I wonder why I am up here on this stage when I’d rather be at home, when being at home would be so much more comforting. And I wonder why all of you are sitting there in the audience, when so many of you would also be happier at home.
At home, you can wear your pyjamas. No one is going to snub you or disappoint you. At Trampoline Hall, you could be snubbed or disappointed. The whisky is not cheap. It is less depressing to think the same thoughts you thought yesterday than to have the same conversation you had last week. Few of us will get laid. Why did we go out? My father never goes out. His emotional life is absolutely even keel. He is a deeply rational person. He doesn’t see the advantages.
For many years I have asked myself, Why do you spend time with other people? but I never really attempted to come up with an answer. I always believed I was asking myself a rhetorical question, but recently I’ve wanted to find an answer, because a question you ask yourself a thousand times eventually deserves to be answered.
And I figure if I know why I go out, I might feel less suspicious of myself for going out. I might criticize myself less. I might be able to look around a party without thinking, What a fool—why did you come—you should have stayed at home.
The first thing I did in my search for an answer to “Why go out?” was to write down a list of every single reason I could think of to go out—there were about twelve—and then I noticed, after staring at the paper, that those smaller reasons could be divided up into four major reasons for leaving the house:
i. Desire (for sex, love, companionship, whatever).
ii. Sociological curiosity/aesthetic appreciation.
iii. To test myself.
iv. Someone else wants to hang out.
A couple of years ago I quit smoking, and to help myself along, I read a book called Allen Carr’s Easy Way to Stop Smoking. (It is a really excellent book for that purpose, and I highly recommend it.) Now, Allen Carr’s basic premise is twofold:
First: you have to accept that smoking is not a habit, it is a drug addiction; and
Second: the only way to quit smoking is to never have a cigarette again.
He goes on to explain that smokers have brainwashed themselves into believing that smoking helps them in some way—calms them down, allows them to focus, makes an event feel more celebratory—when the truth is, all smoking a cigarette does is temporarily satisfy the craving for a cigarette while reintroducing into your body the very substance you will once again crave.
What you need to do to quit is to undo the brainwashing that cigarettes help you in any way, then suffer several weeks of physical withdrawal—a feeling Carr likens to a physical longing, but not unbearable—and then never have another cigarette again. Oh, and a positive frame of mind is essential. When you experience a craving, you’re to take this as a sign your body is transforming into the body of a non-smoker, and you should cheer, “Yippee! I’m free!”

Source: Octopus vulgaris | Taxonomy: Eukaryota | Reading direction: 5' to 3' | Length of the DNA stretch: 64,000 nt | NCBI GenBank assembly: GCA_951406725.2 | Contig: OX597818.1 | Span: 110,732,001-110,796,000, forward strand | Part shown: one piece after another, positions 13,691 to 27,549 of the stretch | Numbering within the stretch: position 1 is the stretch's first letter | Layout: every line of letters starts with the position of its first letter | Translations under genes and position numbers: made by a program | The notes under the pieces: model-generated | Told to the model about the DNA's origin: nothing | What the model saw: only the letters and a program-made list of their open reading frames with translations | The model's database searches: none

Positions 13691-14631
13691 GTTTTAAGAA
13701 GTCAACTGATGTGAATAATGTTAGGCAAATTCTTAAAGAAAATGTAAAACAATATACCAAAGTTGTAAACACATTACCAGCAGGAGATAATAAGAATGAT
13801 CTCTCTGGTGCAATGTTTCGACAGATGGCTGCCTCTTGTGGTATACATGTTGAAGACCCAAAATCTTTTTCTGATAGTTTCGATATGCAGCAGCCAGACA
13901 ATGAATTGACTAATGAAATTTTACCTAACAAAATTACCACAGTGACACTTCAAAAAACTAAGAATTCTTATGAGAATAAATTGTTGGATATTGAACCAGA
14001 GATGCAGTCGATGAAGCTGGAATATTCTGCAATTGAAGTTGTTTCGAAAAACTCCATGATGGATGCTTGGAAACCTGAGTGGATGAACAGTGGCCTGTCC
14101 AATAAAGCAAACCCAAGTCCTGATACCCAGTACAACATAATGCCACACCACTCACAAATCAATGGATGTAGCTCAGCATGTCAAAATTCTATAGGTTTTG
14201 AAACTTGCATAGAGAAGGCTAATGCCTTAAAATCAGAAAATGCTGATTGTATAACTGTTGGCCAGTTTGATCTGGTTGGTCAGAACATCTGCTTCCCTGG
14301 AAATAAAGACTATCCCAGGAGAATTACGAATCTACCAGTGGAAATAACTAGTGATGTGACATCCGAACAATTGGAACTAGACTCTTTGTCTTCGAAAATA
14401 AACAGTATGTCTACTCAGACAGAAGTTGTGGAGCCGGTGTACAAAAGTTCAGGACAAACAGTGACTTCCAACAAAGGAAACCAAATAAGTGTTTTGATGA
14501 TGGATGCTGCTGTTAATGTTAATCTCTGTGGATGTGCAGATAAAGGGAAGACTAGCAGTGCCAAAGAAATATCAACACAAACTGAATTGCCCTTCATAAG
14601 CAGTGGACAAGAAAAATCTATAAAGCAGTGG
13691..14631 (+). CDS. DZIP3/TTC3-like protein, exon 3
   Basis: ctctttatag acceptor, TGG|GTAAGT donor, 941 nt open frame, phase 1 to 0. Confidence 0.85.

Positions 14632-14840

Well, I followed his advice, and it worked.
The other day, I was sitting alone in a Mexican restaurant and wondering whether it is possible to quit people, and good old Allen Carr came to mind. Maybe it’s because I recently ended a relationship, and also have not been spending much time in my city, and my body has been experiencing very similar sensations to what it did when I gave up cigarettes two years ago; it’s a physical ache that comes and goes, that’s almost painful, a sort of gaping emptiness, a void that needs to be filled. It often seems like the only way to cure myself of this craving is to give in—to return to him, to sleep with someone new. . . . Not until you tear yourself from everyone you love does it appear that you are actually physically addicted to people. The longing for a person is almost identical to the longing for a smoke. It’s weird.
Anyway, I am not a stoic. My response to withdrawal—which has been to flee into semi-soothing rebound relationships—has prevented me from being able to stand before you today and declare with confidence that it is possible to renounce people, to bear the weeks of physical withdrawal symptoms, and thereafter attain the qualities that Allen Carr claims the non-smoker is in possession of: health, energy, wealth, peace of mind, confidence, courage, self-respect, happiness, and freedom.
But though it wasn’t recent, I have spent time alone in the past, and in my memories of these times—the happiest times of my life—I really did seem possessed of substantially more courage, confidence, self-respect, freedom, energy, and peace of mind than those times when I’ve surrounded myself with people.
And if that’s the truth, and my memory’s not lying—why go out?
Allen Carr advises smokers who are considering quitting to put the following three questions to themselves, and I think we can also ponder them as we consider whether it is worthwhile to try to be cured of our addiction to people. As the smoker considers smoking, we ask of socializing: